Readings for the 20th Sunday in Ordinary Time: IS 56:1, 6-7; PS 67: 2-3, 5, 6, 8; ROM 11: 13-15, 20-32; MT 15: 21-28.
“Have pity on me, Lord, Son of David! My daughter is tormented by a demon.” Those are the words addressed to Jesus in today’s gospel reading. They come from a woman whom the evangelist, Matthew, remembers as “Syrophonecian”
An uncharacteristically narrow-minded Jesus has his own name for the woman and her daughter. He calls them “dogs” – b_tches, really. That’s the term for female dogs, isn’t it?
We’ll come back to that in a moment.
For now, note that “Syrophonecian” meant the woman was not a Jew. She was a native or inhabitant of Phoenicia when it was part of the Roman province of Syria. She was living near the twin cities of Tyre and Sidon – a gentile or non-Jewish region of the Fertile Crescent where Matthew takes trouble to locate today’s episode. That would have made Jesus’ petitioner what we call a “Palestinian” today.
No doubt you’re surprised at Jesus’ rough and disrespectful language towards the woman and her child. I am.
As I said, at first he gives no reply at all; he ignores the two females completely. If Matthew’s account is accurate, in his silence Jesus showed himself to be captive to his own cultural norms. It was inconceivable in Hellenistic antiquity for a strange woman to directly approach a man the way the woman in this story did. Above all, it was so for a non-Jewish woman to directly address a Jewish man. In other words, Jesus’ silence shows him a captive to his patriarchal “honor culture.”
But then, as I said, it gets worse. When the woman insists, Jesus implicitly at least uses that term that women find so offensive. He says, “I have been sent for the lost children of Israel . . . it is not right to take the food of the children and throw it to a pair of b_tches.”
Is that a sneer I see on Jesus’ face?
In any case, the reply seems out of character for Jesus. In fact, such dissonance has led many scholars to reject the saying as inauthentic – or as though Jesus were only pretending to be hard to test the woman’s faith. Whatever the case, Jesus’ words only echo the rabbinic saying of the time, “He who eats with idolaters is like one who eats with a dog.”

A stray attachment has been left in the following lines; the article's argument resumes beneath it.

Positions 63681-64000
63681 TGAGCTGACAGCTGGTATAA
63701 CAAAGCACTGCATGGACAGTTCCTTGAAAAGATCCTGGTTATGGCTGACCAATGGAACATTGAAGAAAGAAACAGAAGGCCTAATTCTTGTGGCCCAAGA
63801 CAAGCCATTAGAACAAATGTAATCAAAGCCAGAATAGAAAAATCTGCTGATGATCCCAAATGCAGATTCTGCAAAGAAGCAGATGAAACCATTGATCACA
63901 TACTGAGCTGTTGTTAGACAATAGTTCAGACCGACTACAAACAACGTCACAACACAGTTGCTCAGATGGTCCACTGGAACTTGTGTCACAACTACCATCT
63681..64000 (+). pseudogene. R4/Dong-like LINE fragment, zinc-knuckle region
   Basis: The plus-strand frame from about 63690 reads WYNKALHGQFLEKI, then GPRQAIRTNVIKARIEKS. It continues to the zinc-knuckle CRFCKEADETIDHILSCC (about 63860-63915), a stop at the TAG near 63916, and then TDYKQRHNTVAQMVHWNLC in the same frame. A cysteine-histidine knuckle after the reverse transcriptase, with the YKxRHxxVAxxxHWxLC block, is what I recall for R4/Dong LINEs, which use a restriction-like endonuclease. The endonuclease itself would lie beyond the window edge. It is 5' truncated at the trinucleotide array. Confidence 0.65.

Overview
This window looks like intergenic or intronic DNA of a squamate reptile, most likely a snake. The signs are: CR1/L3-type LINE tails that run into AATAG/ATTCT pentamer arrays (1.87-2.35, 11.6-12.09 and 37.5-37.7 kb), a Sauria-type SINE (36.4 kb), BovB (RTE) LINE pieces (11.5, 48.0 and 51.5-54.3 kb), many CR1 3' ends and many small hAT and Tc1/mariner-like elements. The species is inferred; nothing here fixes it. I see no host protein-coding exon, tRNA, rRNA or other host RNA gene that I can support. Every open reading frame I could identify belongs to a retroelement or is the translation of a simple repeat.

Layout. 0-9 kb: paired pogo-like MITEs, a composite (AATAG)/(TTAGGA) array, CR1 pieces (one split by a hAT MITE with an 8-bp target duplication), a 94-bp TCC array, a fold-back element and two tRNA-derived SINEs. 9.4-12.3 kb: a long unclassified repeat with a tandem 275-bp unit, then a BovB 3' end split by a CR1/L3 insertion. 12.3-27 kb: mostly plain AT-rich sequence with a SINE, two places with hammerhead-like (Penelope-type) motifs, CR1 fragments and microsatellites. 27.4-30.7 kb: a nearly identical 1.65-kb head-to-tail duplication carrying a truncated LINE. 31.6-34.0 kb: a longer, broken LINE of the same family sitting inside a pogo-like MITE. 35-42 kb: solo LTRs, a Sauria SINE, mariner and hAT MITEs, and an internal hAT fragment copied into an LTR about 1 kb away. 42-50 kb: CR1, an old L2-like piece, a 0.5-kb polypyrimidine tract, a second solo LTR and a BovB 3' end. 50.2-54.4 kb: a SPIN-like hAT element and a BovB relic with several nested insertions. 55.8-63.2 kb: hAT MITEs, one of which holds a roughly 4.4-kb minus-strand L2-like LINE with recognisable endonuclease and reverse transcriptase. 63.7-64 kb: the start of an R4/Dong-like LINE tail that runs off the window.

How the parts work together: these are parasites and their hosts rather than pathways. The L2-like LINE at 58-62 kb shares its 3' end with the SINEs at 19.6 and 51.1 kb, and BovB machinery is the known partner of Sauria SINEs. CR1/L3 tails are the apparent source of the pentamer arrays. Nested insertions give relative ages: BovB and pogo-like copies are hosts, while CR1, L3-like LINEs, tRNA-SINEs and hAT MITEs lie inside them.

Can’t get much more chauvinist than that, can you? Foreigners’ religions are nothing but “idolatry.” Foreigners themselves are filthy animals.
Do you know anybody that thinks like that? I mean, we still haven’t outgrown such narrowness, and disrespect any more than this stony Jesus apparently had.
But then the woman disarms the Master completely, even as he turns his back on her. Listen to her words. Unfazed in her desperation before this peasant faith healer, she blurts out, “Please, Lord, for even the dogs eat the scraps that fall from the table of their masters.”
We can almost see Jesus stop in his tracks. He shakes his head ruefully and turns back. We can almost hear him stifle a laugh as he exclaims, “O woman, great is your faith! Let it be done for you as you wish.”
Can you believe it? This poor woman has just schooled Jesus – the Great Teacher. She successfully called him back from his self-identification as an ethnocentric patriarch to his better Self. So he concedes her argument. The one whom the gospels present as the invincible master of verbal riposte admits error and defeat at the hands this simple Palestinian mom.
What does the interaction between Jesus and the woman called “Syrophonecian” mean for us today?
I don’t know . . . Perhaps it means that:
- If this story actually happened, it’s somehow comforting to know that Jesus was so human — more like us than we’ve been made to think.
- Xenophobia and racial prejudice are powerful!
- So is the patriarchal narrow-mindedness fostered by religion. It even captivated Jesus.
- It continues to captivate most of us even as we speak — in the context of immigration controversy and Black Lives Matter.
- Women’s voices, especially when defending their children, are often more perceptive than even the wisest of men.
- For that reason, it’s simply wrong to exclude women from leadership roles in politics and legislation – especially when questions of children, health, women’s reproductive rights, and spiritual leadership are at stake.
- Given our liturgical context today, it’s wrong to exclude women from the highest leadership posts in the Catholic Church.
- Don’t let name-calling deter you from doing the right thing.
- “Sticks and stones . . .”